I am a writer living in Melbourne who loves to devour culture and the arts. Visit me at www.pumptheatre.com.au
When love is all you need and friendship is beyond belief
When do you prioritise a friendship over personal beliefs?
How do you know when your ideals are incompatible with your identity and behaviour?
These are some of the questions Quite Drunk, Very Jesus-Y raises at the 2019 Melbourne Fringe Festival, on now until 22 September. Book you tickets here.
Jessica Stanley and Vivian Nguyen - photo by Jack Nixon-Gunn
Quite Drunk, Very Jesus-Y is the latest play from Canberra based playwright Grace De Morgan. As the title suggests, the action takes place at Christmas, at a country property owned by Beth's (Jessica Stanley) grandmother with her friends Agnes (Siobhan Connors), Justin (Gideon Wilonja) and Candace (Vivian Nguyen). Under the spell of alcohol, the 'friends' forget their Christian fundamentalist veneers, and succumb to the truth behind the mask of belief.
'Agnes' played by Siobhan Connors - photo by Jack Dixon-Gunn
The central protagonist 'Agnes' is a 29 year old virgin and afraid she may never marry or even be touched by a man. Beth her best friend is consumed by her belief in Jesus and takes the moral high ground, and enjoys the status of the 'good white Christian woman'. She can burst into spontaneous prayer on request and could possibly lead a cult. Jessica Stanley's portrayal of Beth never disappoints.
Agnes is an endearing character, beautifully played by Siobhan Connors and presents a current live debate about single women and their role in Australia today. Statistically, there are more women in Australia than men, and a significant proportion who will never marry or have children. It's a complex issue, and religious beliefs make it more complicated by setting moral codes and behaviours which are not in step with contemporary lifestyles – especially virginity and sexual relationships outside of marriage.
Justin (Gideon Wilonja) is also a Christian friend, gay and 'not quite out'. Candace (Vivian Nguyen) is married for six years, without child, is desperate to bear fruit, and may resort to IVF, despite the ethical conflict with her religion. The 'four' get excessively drunk and as the night draws on, each friends deep and dark secret fears are revealed. Behaviour declines, inhibitions are released and 'sin' is committed.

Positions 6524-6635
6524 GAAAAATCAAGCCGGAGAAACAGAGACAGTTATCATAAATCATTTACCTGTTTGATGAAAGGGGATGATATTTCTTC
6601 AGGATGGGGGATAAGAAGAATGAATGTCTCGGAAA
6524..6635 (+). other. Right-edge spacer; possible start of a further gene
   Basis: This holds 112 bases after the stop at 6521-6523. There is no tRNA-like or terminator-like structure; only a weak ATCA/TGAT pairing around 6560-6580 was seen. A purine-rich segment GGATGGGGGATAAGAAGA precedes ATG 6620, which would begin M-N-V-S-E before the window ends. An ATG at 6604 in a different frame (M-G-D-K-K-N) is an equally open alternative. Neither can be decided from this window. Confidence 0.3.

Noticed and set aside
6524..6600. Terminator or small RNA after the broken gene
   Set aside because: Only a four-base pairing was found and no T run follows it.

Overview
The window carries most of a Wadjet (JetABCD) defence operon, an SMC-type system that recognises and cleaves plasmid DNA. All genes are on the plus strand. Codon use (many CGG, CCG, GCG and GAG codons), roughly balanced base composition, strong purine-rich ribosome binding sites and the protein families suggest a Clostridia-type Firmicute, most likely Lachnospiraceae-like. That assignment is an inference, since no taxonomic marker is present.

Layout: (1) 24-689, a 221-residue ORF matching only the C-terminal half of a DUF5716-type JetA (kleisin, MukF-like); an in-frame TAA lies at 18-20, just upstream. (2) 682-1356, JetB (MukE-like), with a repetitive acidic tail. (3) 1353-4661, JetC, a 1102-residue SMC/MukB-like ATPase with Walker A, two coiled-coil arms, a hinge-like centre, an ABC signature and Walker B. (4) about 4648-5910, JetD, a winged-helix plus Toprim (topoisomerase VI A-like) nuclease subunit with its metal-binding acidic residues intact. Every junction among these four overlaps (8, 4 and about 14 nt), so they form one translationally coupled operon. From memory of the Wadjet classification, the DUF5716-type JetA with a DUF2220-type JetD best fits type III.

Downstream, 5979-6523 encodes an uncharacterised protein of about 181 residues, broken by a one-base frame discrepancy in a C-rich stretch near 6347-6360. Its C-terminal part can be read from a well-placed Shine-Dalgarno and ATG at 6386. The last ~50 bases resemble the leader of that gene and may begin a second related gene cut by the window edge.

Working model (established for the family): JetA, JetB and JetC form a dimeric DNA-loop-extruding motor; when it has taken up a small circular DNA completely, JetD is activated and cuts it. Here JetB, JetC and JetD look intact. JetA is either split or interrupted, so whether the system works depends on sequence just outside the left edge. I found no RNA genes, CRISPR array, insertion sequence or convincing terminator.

Justin represents the 'plebiscite' debate, whether LGBTIQA friends have the same human rights as heterosexuals – especially the right to get married and have children. He also shows how 'uncomfortable' it is to be different, and the compromises individuals often make to fit in to a group or family like 'church'. Yet, the irony is that Justin is the most approachable friend in the group who everyone turns to discuss and confide in about their ethical conflicts – whether IVF and sexual relationships.
Justin, Candace & Agnes - photo by Jack Dixon-Gunn
The character of Simon (Pat Moonie), Beth's brother is the catalyst for change during this rural 'retreat'. He arrives back at the ranch unexpectedly to discover the 'friends' are in a dishevelled state and represents a different moral code to the rest. Simon is a person who holds religion at arm's length and certainly has little self-awareness of how his behaviour and choices impact others. He is the typical playboy, who likes to have fun and no responsibility – but is happy to tell others they are wrong. Simon plays both 'devil' and 'saviour' in this play, which keeps the story interesting, buy distressing at the same time.
Wild friends dancing - photo by Jack Dixon-Gunn
Despite the serious issues in the play, Quite Drunk, Very Jesus-Y is written as a dark comedy – and for the most part it works.
Directed by Peter Blackburn with Assistant Director Jessica Martin, the show is 90 minutes, and the pace and change of action keeps us moving with the stories of the individual characters.
There are some great 'light' moments – like the wild alcohol-induced dancing which complements the 'darker' scenes which address self-harm and suicide, which are challenging to portray live on stage.
The production is a collaboration of two 'forces of nature' - independent theatre companies Key Conspirators and North of Eight harnessing a wide breadth of acting and production talent very evident in Quite Drunk, Very Jesus-Y. Also, of note is the set design by Helen Rofe who has created a physical backdrop of the country house with flexible partitions to allow scene changes with discreet stage management (Mazz Ryan). This is especially evident where Agnes drives a car - truly a stroke of innovative stage design.
A word of warning, although this is a dark comedy, there are moments of serious trauma, which are not fully developed nor explored. Quite Drunk Very Jesus-Y presents a swag of moral issues, and this presents a challenge of how to give time to explore each issue sensitively.
The cast of Quite Drunk, Very Jesus-Y
If you get frustrated with religious hypocrisy, you will definitely enjoy this show, as it allows space for all of us to examine, if we really are, who we claim to be.